NFL players play the name game for introductions

Associated Press Modified: October 19, 2012 at 4:35 pm •  Published: October 19, 2012
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HOUSTON (AP) — State your name and school.

That's the only guidance NFL players get before taping introductions for Sunday night games.

Most simply list their college, but some players get creative.

Last week, three players on the Houston Texans' offensive line gave their elementary schools and one his middle school. The announcers joked that preschools were sure to come next week. (They were actually behind on that: A former Seahawks player once said his daycare group.)

The Houston linemen decided to use their elementary schools last season for their first appearance in a playoff game. When Houston was to be on NBC again Sunday night, they planned to recite their middle schools.

What they didn't realize is that players must specifically ask to make a change or the network uses what already has been shot. So new addition Derek Newton said his middle school according to plan, only to be the odd man out when three of the four other linemen were left with their elementary schools from last year's footage.

"We were kind of bummed out about it because we all wanted to be the same," Houston left tackle Duane Brown said.

A fifth lineman, Antoine Caldwell, also didn't follow suit because he was a backup last year and not privy to the plan. The former Alabama player still stood out, though. He passed on saying Alabama for "Roll Tide Roll."

Brown got a great response from the introductions and said they have another surprise planned for Houston's next night game on Nov. 11.

"We try to get away from the norm," he said. "We wanted to take it all the way back to our early beginnings. We had a good time with it. It was pretty fun. I heard from my former teachers, and the principal contacted one of my cousins who goes there now to tell me how proud they were that I said the school. It was a huge hit."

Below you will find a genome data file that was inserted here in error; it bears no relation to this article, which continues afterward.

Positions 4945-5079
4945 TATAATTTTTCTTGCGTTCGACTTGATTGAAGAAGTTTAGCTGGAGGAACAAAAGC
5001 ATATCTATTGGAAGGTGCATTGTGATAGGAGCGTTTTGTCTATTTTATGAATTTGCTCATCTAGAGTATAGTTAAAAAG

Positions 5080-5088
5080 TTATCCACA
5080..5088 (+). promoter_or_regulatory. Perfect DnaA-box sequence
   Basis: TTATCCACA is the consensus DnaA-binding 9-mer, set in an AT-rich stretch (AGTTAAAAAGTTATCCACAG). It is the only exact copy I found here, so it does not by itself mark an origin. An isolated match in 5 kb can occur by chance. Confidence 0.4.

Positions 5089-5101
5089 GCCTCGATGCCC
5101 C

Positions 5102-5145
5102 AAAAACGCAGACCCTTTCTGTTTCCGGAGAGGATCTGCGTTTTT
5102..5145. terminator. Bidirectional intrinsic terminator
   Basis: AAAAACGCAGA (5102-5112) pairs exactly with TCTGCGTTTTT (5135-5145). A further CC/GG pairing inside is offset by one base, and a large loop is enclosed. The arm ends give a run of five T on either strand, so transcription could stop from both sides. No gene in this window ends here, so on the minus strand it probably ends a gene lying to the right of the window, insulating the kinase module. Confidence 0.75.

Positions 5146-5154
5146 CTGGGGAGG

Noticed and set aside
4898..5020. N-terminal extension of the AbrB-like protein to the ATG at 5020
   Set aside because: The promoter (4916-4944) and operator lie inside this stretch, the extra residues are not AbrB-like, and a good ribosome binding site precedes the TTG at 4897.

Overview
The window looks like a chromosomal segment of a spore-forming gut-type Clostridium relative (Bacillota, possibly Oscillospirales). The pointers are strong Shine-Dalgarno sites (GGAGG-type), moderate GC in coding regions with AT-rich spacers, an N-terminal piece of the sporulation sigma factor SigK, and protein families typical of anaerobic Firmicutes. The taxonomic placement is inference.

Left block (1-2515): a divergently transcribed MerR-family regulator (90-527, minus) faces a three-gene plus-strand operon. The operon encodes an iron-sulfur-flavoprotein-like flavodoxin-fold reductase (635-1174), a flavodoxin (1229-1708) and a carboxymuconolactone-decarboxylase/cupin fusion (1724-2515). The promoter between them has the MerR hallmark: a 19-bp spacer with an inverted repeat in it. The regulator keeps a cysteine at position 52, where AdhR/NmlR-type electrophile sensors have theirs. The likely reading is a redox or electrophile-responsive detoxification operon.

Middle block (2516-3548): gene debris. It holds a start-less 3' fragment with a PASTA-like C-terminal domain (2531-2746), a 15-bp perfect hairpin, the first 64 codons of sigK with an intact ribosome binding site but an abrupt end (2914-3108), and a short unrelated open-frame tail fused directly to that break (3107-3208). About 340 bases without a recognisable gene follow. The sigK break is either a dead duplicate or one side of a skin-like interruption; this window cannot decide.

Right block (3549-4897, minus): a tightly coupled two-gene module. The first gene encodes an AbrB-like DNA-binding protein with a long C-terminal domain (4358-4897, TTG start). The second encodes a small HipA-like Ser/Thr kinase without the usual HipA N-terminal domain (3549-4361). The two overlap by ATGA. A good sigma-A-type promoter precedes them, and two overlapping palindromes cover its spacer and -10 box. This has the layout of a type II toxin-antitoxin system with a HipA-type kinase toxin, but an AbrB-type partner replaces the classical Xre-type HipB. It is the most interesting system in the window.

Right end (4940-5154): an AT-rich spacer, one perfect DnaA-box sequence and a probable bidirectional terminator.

Fred Gaudelli, the producer of the Sunday night games, said players love the introductions.

"Especially guys that don't handle the ball, offensive linemen or defensive players, it's their chance to introduce themselves to the country and show who they are," Gaudelli said.

Then there are those who make up schools or use the introductions to joke or give a shout-out to family members.

"We let them do what they want," Gaudelli said. "It's their moment to personalize themselves."

Former NBC producer Don Ohlmeyer started the practice of players introducing themselves in 2000 when they were still doing "Monday Night Football." They've continued to do that since moving the show to Sunday night. He got the idea from college broadcasts in the late 1960s and early 1970s when players would introduce themselves and state their heights and weights in pregame shows.

Ravens linebacker Terrell Suggs is a player who's always taken advantage of his moment in the introductions.

In one of his early ones, he said Duke and Donna University. Of course there is no such school. Suggs revealed to a producer that Duke and Donna are the first names of his parents.

"You've got to have fun," he said, adding that he doesn't plan them in advance. "I used to go straight with it, but they started messing my name up, and where I went to school and who I was, so I started to say things that have to deal with me."



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